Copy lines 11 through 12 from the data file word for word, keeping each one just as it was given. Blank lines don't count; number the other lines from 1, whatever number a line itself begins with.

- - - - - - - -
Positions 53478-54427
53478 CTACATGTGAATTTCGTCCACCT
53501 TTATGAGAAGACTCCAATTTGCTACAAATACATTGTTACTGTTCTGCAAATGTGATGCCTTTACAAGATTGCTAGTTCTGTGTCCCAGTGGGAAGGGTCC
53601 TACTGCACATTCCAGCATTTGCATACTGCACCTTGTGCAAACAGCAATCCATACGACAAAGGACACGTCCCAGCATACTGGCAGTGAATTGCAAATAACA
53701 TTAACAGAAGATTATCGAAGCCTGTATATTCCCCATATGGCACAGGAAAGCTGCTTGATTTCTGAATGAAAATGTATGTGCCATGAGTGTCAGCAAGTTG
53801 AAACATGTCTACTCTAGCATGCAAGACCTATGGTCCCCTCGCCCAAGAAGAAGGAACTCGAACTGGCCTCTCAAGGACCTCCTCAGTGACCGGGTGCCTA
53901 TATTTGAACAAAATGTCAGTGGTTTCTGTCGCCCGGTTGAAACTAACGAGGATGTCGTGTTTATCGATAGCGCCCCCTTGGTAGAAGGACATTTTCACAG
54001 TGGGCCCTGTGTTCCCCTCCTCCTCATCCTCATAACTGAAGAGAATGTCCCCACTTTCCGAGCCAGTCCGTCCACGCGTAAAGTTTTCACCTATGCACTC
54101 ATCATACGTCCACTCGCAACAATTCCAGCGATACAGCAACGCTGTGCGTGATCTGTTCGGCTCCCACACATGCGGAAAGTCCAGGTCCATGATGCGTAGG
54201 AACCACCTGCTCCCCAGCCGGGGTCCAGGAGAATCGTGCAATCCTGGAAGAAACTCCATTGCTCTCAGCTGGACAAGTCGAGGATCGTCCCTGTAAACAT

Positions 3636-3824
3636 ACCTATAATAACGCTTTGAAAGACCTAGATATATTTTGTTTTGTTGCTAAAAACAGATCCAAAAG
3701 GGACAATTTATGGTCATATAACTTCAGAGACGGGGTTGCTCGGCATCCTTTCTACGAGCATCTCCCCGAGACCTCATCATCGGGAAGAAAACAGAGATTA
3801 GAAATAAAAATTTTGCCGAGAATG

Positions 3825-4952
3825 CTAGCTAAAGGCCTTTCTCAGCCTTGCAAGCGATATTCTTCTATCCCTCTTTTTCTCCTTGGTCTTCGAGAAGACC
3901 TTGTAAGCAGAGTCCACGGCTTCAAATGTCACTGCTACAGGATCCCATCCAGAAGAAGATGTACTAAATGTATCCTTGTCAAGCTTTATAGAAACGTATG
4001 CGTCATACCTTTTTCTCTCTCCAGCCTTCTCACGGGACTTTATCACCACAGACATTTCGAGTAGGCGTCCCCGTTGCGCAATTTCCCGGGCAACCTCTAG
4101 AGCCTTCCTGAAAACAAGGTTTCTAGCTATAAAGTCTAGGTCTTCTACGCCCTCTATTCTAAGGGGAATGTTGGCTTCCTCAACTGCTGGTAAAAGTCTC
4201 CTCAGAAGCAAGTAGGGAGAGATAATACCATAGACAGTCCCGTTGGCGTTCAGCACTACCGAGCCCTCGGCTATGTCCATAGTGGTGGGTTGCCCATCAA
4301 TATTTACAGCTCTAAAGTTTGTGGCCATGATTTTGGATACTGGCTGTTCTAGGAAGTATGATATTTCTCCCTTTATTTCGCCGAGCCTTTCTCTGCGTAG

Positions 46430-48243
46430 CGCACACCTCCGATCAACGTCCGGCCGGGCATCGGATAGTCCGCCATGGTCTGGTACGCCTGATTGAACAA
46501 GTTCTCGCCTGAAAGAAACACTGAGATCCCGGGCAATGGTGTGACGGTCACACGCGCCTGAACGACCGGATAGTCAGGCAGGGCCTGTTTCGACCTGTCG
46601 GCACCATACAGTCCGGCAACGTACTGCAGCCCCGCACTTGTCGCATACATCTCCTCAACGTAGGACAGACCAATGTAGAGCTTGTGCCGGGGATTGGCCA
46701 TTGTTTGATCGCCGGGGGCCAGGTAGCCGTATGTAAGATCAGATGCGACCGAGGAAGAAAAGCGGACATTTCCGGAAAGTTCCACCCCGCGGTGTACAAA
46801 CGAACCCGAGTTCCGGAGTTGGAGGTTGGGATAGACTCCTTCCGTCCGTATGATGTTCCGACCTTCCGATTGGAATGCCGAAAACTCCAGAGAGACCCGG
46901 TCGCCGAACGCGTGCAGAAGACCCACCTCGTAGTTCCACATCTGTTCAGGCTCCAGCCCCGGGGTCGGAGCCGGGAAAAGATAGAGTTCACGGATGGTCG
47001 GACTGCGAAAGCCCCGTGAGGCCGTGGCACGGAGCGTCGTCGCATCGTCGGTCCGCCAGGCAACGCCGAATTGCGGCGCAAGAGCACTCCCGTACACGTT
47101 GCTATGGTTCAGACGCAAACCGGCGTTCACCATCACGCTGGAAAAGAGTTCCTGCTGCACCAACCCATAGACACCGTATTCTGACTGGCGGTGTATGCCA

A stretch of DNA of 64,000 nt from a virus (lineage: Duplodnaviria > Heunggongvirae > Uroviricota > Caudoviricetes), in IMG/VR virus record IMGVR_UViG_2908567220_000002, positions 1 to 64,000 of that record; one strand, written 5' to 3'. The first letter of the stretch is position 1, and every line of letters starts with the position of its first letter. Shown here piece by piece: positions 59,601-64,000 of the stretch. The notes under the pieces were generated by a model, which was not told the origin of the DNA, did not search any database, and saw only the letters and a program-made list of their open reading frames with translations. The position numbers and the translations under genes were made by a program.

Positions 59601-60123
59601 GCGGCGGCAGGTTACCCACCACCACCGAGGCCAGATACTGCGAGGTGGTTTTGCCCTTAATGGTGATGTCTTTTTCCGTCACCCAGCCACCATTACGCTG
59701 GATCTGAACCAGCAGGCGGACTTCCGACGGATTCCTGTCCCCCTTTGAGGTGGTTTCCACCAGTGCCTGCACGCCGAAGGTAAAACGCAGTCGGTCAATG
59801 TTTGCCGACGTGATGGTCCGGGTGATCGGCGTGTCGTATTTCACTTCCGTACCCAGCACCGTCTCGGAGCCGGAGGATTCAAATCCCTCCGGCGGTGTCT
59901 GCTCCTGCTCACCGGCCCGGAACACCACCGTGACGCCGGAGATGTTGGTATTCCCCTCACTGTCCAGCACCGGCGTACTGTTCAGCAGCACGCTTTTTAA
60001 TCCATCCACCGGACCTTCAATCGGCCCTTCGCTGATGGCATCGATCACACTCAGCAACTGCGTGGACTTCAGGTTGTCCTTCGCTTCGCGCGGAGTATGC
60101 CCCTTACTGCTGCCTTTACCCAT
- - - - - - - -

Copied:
Positions 3636-3824
3636 ACCTATAATAACGCTTTGAAAGACCTAGATATATTTTGTTTTGTTGCTAAAAACAGATCCAAAAG